It’s been quite a number of years since I visited the Blyth & Tyne rail network. In fact, apart from the odd shuttle between the aluminium smelter and Cambois, I have had little luck photographing trains in the area. Today, the smelter at Lynemouth is closed, the colliery gone and the mining complex at Ashington just a memory, although the power station at Lynemouth remains and takes coal by train. There’s no coal export from Port of Blyth, the coal staithes have gone too and Cambois depot has gone the way of the majority of its Class 56s. Even when I last dropped in on the area in the early 1990s, the network was a shadow of its former self, with virtually all of the collieries and rail served industries, together with their branches closed, disconnected, mothballed or removed.
So, why revisit the area? Well, I was curious to see if the network had changed at all in the last 20-odd years. After all that time together with the speed of rationalisation of the rail network under Network Rail, the semaphore signals should have gone the way of the collieries. The signal boxes may have been long removed in favour of a much rationalised single track railway with nothing of note to photograph at all.
What I did find was encouraging. Despite the loss of key online industries (did I mention the huge Cambois power station, now derelict industrial land?), I found semaphores, mechanical signal boxes and was able to photograph a handful of coal trains (Freightliner and GBRf) working to and from Battleship Wharf. I saw more whilst driving between locations including one heading towards Lynemouth power station north of Seaton.
Examples of photographically interesting locations includes a manually worked level crossing on a public road at Cambois. The line leads to the alumina loading terminal which still sees trains to and from Fort William and Battleship Wharf.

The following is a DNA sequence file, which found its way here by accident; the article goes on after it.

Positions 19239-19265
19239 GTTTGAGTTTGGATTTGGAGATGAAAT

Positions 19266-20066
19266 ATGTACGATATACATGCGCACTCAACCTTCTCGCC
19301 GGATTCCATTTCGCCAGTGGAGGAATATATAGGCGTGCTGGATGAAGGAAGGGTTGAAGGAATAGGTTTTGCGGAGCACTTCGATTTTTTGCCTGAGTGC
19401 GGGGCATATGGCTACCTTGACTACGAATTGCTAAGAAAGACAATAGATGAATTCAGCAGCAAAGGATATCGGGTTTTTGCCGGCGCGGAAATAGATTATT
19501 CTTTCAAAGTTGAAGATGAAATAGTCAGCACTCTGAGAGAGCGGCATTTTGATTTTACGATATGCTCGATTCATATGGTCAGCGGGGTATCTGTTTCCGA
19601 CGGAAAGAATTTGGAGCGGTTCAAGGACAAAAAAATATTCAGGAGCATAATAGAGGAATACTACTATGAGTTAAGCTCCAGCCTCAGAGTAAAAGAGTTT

The crew of GBRf Class 66 No. 66 720 receive instruction following coal loading at Battleship Wharf. There is talk of a biomass power station to replace Cambois power station and a biomass loading terminal at this location.
Freemans Signal box which controlled at lot of track at one time. It guards the level crossing and controls the entry and exit from the single track north Blyth line. Gone are the connections to Cambois power station, the coal staithes and Cambois depot.
At the north end of the triangular Junction is Marcheys House signal box. It interfaces with Winning and Bedlington North box at the opposite ends of the junction together with North Seaton gate box to the north on the line to Ashington.
Bedlington North Signal box which links into Bedlington South, Winning and Marcheys House. It controls the junction at Bedlington North where the line to Morpeth diverges from the Bedlington – Ashington line.
Unfortunately, limited time prevented me from looking in on Ashington signal box together with the remains of the Butterwell line, which is now closed, together with Newsham South (still active). Needless to say, the modelling potential of this area is not insignificant and I will visit the area again in the future to see how things progress! If signal boxes and semaphores are your thing, given the pace of change on the rail network, don’t let too much time pass before visiting the area. It may all disappear in a matter of days in favour of LED signals – efficient but sterile!